She's got the walk
Not on a ramp or on chalk
She's got the time to talk

She travels outside
Of karma, karma
She travels outside
Of karma

When she goes to work
You can hear the strings
Grace finds beauty
In everything

She carries a world on her hips
No champagne flute for her lips
No twirls or skips
Between her fingertips

She carries a pearl
In perfect condition
What once was hurt
What once was friction
What left a mark
No longer stings

Because grace makes beauty
Out of ugly things

Grace finds beauty
In everything

20 Miles of Miscellany

Ok, so when you run 20 miles, as I just (finally) did, a LOT of things go through your mind. Something I noticed was that as the run progressed and the hours (not that many of them) ticked off, my thoughts got more and more disconnected from each other. They felt more profound, but that feeling hardly guarantees their depth, now does it? So here are a few random thoughts from my little three-hour tour around Bethesda, Kensington, and Rockville. Well, to be honest, some came from the cooling-down and runner's-high period that followed.

Grace is like grass. It is a coincidence that they sound so similar in our language, but the analogy is apt. Running on concrete wears on you, especially your joints. A lot of that wear and tear alleviates immediately, and I mean within just a couple paces, of switching onto grass when it becomes available. Life is like that. It can really wear on you. And modern life is rapidly becoming a hard, concrete paradise like the ones so many of us suburbanites and urbanites live in. Grass softens things, makes them gentle, and lovely. So does grace. It makes life doable, even desirable.

My roommate and I started the run even though it was cool, raining, and promising to get worse - colder and rainier. My reasoning was that the Marine Corps Marathon will be run rain or shine, and I didn't want to bail then, so except in case of genuine physical danger, I shouldn't bail now. Tom isn't running the MC Marathon, so I am not sure what his thinking was. Maybe he did it for the sake of camaraderie. Maybe he's crazy. Maybe a bit of both. I used to be more of a wimp, but feel like less of one after the run. In point of fact, it didn't get colder and rainier. The rain let up and the temperature stabilized at about 60*, perfect for a run. That's how life is. If you can stick through the hard points, exercising prudence and relying on Providence, it pretty much always gets better eventually. At least it has for me.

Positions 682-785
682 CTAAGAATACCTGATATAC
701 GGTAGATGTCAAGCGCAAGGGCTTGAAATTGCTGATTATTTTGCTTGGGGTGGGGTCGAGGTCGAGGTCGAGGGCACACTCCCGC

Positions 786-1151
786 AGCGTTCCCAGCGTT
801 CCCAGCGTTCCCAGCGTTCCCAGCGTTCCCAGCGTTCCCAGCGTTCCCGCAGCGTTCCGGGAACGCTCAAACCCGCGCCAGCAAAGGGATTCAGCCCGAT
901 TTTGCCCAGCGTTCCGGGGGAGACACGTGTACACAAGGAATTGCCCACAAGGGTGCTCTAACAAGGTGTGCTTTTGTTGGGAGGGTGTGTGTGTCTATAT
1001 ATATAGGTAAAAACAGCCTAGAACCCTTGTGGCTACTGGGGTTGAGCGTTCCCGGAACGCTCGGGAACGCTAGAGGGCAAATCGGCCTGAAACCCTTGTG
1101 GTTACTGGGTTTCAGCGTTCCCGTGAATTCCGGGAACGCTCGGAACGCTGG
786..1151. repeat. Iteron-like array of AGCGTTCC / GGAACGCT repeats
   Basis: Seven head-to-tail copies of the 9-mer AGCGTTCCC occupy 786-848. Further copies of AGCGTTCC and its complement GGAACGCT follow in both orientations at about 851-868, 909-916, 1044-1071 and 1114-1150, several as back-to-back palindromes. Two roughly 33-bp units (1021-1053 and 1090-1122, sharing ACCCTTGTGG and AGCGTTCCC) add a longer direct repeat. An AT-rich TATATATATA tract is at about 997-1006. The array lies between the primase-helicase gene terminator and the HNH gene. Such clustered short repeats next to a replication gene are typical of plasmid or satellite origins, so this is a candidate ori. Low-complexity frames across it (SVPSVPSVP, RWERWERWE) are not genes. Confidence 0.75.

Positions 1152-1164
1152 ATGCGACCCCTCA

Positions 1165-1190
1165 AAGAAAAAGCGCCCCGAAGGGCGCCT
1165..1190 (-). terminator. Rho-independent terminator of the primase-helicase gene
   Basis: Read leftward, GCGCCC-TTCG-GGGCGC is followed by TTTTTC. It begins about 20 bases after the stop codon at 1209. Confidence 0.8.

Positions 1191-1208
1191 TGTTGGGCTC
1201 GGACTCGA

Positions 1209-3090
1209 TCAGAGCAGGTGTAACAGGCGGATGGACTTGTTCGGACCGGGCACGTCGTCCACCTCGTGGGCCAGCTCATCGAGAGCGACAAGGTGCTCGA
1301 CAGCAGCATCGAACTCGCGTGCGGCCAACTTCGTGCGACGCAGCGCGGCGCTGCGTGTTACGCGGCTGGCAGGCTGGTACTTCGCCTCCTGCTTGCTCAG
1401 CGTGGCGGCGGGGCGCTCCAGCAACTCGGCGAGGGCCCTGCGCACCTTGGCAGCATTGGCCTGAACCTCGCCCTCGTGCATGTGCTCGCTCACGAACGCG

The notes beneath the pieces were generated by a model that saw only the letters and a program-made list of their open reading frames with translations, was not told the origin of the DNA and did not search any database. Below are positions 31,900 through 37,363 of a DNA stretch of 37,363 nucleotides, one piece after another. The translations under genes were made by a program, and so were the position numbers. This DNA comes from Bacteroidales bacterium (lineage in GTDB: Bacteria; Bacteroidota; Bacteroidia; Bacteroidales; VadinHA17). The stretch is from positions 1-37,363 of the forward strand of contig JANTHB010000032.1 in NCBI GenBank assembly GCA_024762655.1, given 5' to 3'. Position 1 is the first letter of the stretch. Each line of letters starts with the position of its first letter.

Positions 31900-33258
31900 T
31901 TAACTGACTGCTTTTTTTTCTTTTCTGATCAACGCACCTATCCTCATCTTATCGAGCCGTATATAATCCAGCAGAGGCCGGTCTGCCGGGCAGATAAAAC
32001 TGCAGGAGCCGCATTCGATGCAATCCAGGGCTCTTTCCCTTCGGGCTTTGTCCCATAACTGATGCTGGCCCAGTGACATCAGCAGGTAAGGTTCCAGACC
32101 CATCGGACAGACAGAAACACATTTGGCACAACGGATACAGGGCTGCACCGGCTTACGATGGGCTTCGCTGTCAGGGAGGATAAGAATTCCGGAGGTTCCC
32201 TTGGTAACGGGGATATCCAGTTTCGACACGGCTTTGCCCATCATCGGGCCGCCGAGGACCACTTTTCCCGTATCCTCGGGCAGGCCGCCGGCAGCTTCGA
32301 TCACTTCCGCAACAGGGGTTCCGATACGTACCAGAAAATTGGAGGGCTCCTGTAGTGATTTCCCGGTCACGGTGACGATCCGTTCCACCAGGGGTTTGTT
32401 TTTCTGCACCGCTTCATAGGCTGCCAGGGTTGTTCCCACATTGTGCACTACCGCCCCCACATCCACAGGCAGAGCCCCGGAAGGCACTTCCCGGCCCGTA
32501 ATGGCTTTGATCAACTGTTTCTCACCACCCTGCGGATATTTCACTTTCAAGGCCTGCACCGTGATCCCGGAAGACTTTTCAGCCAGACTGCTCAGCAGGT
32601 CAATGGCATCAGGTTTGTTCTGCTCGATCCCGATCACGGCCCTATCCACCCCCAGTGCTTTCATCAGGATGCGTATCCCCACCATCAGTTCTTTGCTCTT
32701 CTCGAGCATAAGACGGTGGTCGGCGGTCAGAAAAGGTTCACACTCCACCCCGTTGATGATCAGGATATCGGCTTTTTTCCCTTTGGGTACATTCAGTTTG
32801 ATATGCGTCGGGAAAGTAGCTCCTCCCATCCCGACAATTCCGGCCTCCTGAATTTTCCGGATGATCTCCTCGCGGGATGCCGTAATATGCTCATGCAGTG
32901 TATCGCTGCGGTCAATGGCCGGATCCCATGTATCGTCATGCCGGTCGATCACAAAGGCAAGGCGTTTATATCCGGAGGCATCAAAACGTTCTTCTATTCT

As I finished the third of four loops, each beginning and ending at my home and measuring five miles, I called into the house, "Hey, Ben, would you do me a huge favor and run to the 7-11 and grab some ice. I'm out it looks like." God bless him, he did. Tom cooked dinner for the two of us and left it in the fridge for me when he went to his (overnight) work shift. My ma has done similar things for me on these runs. All these people have been praying for me, encouraging me, supporting what I am trying to do. It's mind-boggling. During my run I reflected on that a great deal, and prayed for the grace to get better and better at being a loving son, brother, roommate, friend, coworker, classmate... for the grace to make some kind of return on the grace given me. My heart swelled while I ran, and it wasn't just a cardiovascular thing. It is no coincidence at all that the word for grace in almost all the Romance languages is closely related to the word for "thanks." Usually, "thanks" is "grace" in the plural form. "Gracias por la gracia," you might say in Spanish. Thank you God, for the grace.

My second niece, to be born in a few weeks, is named Elizabeth Grace. No joke. I know, it's very thematic, so I offered part of the run for her, too.